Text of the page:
Although infrastructure in Colombia is improving, roads are generally in poor condition, increasing the likelihood of damage to vehicles and the need for replacement parts. The average age of freight and passenger vehicles is 16.9 and 16.7 years, respectively, which increases the need for replacement parts.      

Opportunities for U.S. parts suppliers include radiators, clutches, suspension systems, brake parts, engines, shock absorbers, gaskets for engines, windshield glass, diagnostic equipment, high- and low-beam lights, air and oil filters, air conditioning, ventilating hoods, fan parts, and more. Fortunately, channels and trade shows exist to help U.S. firms connect with buyers and distributors, such as the annual Expopartes exposition and the June 8-9 trade mission organized by the Auto Care Association to Bogotá in close coordination with the International Trade Administration.

Automotive Aftermarket

Q: Are there some differences in Colombia’s automotive aftermarket as compared to the United States?

Ward: Yes, one big difference is that Colombia only has a few automotive repair shop and detailing shop chains. So, automotive parts are mainly sold by importers, distributors, independent retail stores, independent repair shops, wholesaler, agents, and representatives. There is no Colombian equivalent to U.S. retail stores like Autozone, NAPA, Advanced Auto Parts, Pep Boys, etc. In addition, cars (private vehicles) frequently use replacement and aftermarket parts, unlike commercial vehicles (including heavy duty), which tend to use OEM parts.

Q: What are some key factors for successful U.S. supplier partnering?  Ward:  In order to sell to Colombian OEMs and tier suppliers, U.S. exporters need to comply with quality standards and certifications. The technical standards required by the Colombian Government are for: brake systems and components, vehicles glasses, tires (tubeless and pneumatic) and seat belts. The certifications required by the OEMs are ISO 9001 and ISO TS; OEMs might also require their own certification process. The U.S. supplier or its country distributor/importer would need to do the certification process.

It is also important to offer value-added and innovative products, customized solutions, competitive pricing, and fast delivery times. Colombian consumers appreciate U.S. products due to their excellent quality, but Colombia is a very price-driven market, and competitive prices are a decisive factor when competing in this market.

The manufacturing of Colombia’s automotive parts its concentrated in Bogotá, which accounts for 80% of national production, with the rest located in major cities like Medellin, Cali, and Bucaramanga. U.S. suppliers that want to position and develop their automotive parts/brands need to invest in marketing campaigns to supply their distributor network and sales representatives.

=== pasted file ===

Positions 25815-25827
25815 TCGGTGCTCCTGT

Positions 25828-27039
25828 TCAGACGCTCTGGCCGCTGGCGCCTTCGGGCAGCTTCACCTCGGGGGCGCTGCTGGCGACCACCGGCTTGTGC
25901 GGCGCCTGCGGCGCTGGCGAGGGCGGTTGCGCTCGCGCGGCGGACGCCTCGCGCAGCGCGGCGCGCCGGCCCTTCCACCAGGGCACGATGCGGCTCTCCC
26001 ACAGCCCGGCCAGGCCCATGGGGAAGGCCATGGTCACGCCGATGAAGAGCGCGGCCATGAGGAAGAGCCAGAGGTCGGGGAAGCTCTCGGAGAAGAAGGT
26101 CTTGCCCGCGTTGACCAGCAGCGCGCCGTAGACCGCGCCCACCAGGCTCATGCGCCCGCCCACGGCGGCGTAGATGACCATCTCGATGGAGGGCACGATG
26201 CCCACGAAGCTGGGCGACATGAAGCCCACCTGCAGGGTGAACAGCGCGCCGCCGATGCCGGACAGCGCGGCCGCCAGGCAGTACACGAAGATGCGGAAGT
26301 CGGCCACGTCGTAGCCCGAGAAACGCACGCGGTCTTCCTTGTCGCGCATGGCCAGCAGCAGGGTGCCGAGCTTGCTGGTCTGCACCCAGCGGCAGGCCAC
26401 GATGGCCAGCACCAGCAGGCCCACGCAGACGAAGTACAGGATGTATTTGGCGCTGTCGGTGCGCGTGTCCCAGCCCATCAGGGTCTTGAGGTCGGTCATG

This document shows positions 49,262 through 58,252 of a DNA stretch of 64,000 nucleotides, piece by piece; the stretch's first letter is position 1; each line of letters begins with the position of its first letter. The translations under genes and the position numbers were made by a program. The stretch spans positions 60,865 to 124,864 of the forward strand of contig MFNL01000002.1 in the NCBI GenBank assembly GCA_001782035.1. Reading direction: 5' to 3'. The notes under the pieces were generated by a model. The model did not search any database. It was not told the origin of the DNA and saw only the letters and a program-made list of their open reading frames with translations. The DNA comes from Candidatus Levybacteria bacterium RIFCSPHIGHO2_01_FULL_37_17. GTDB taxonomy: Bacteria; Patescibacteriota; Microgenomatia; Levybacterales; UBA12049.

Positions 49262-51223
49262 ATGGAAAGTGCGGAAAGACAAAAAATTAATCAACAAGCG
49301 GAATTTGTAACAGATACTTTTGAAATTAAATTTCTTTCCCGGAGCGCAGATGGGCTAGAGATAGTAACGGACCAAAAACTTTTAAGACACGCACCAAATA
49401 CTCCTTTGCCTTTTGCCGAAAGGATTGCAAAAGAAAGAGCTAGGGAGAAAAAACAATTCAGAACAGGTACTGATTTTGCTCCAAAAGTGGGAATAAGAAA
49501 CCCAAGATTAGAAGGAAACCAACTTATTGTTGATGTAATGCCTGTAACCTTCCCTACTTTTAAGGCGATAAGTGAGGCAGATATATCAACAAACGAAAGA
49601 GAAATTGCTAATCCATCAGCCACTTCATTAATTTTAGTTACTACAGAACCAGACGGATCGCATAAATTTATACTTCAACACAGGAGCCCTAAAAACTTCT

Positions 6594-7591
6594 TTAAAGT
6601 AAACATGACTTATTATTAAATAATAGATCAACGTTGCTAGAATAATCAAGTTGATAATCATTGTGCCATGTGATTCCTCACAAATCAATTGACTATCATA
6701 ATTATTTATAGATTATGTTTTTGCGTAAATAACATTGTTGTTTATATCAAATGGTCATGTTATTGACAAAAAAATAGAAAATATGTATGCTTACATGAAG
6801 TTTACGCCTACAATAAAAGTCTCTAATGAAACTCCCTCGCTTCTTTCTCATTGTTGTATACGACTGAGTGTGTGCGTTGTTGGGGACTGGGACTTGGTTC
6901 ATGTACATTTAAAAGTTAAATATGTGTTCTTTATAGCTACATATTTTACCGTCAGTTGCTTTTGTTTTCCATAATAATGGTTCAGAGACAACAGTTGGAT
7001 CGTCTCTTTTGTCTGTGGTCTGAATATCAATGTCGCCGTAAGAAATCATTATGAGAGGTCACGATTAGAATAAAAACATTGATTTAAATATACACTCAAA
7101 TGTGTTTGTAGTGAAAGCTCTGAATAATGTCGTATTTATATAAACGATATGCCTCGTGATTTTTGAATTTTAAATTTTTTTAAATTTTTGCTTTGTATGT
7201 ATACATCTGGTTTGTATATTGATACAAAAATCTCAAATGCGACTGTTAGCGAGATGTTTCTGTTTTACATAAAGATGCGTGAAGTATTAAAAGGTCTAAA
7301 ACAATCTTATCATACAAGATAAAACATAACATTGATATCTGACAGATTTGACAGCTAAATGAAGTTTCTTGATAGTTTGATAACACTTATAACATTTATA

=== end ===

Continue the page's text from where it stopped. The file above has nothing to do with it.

In May 2016, the first Automotive Manufacturing Meeting took place in Bogotá, which connected suppliers with automotive manufacturers and tier-one and tier-two suppliers. There is not a set date for the next show. The show is organized by ACOLFA (Colombian Association of Automotive Parts Manufacturers).

Q: To what extent has the U.S.–Colombia Free Trade Agreement (FTA) benefited the U.S. automotive industry?

Ward: Under the United States - Colombia Trade Promotion Agreement that entered into effect on May 15, 2012, some parts and automotive parts (which were previously assessed a tariff of 13% on average) currently enter the Colombian market tariff-free, while tariffs on other parts will be reduced to zero during the next two-to-five years. Vehicles tariff are currently 14%, they will be reduced to zero during the next five years.

Q: What are some challenges U.S. firms in Colombia’s automotive sector?

Ward: Colombia does not allow imports of used vehicles or motorcycles. The Andean Automotive Policy bans imports from other countries of used cars, trucks, motorcycles, and buses, as well as new vehicles from previous years. Imports of used automotive parts from other countries are also banned.

With the implementation of the FTA with the United States, Colombia is accepting re-manufactured automotive parts. U.S. companies compete with quality and state-of-the-art products, while firms from many Asian countries have obtained a larger market share by pursuing a low price strategy.

Colombia has trade agreements with more than 30 countries, making the automotive industry more internationally competitive. More than 100 countries compete in the Colombian automotive sector. Mexico, South Korea, the United States, Japan, Germany, Brazil, and China have the highest market shares of automobile imports. China, the United States, Japan, Brazil, South Korea, and Mexico have the highest market shares in automotive parts imports.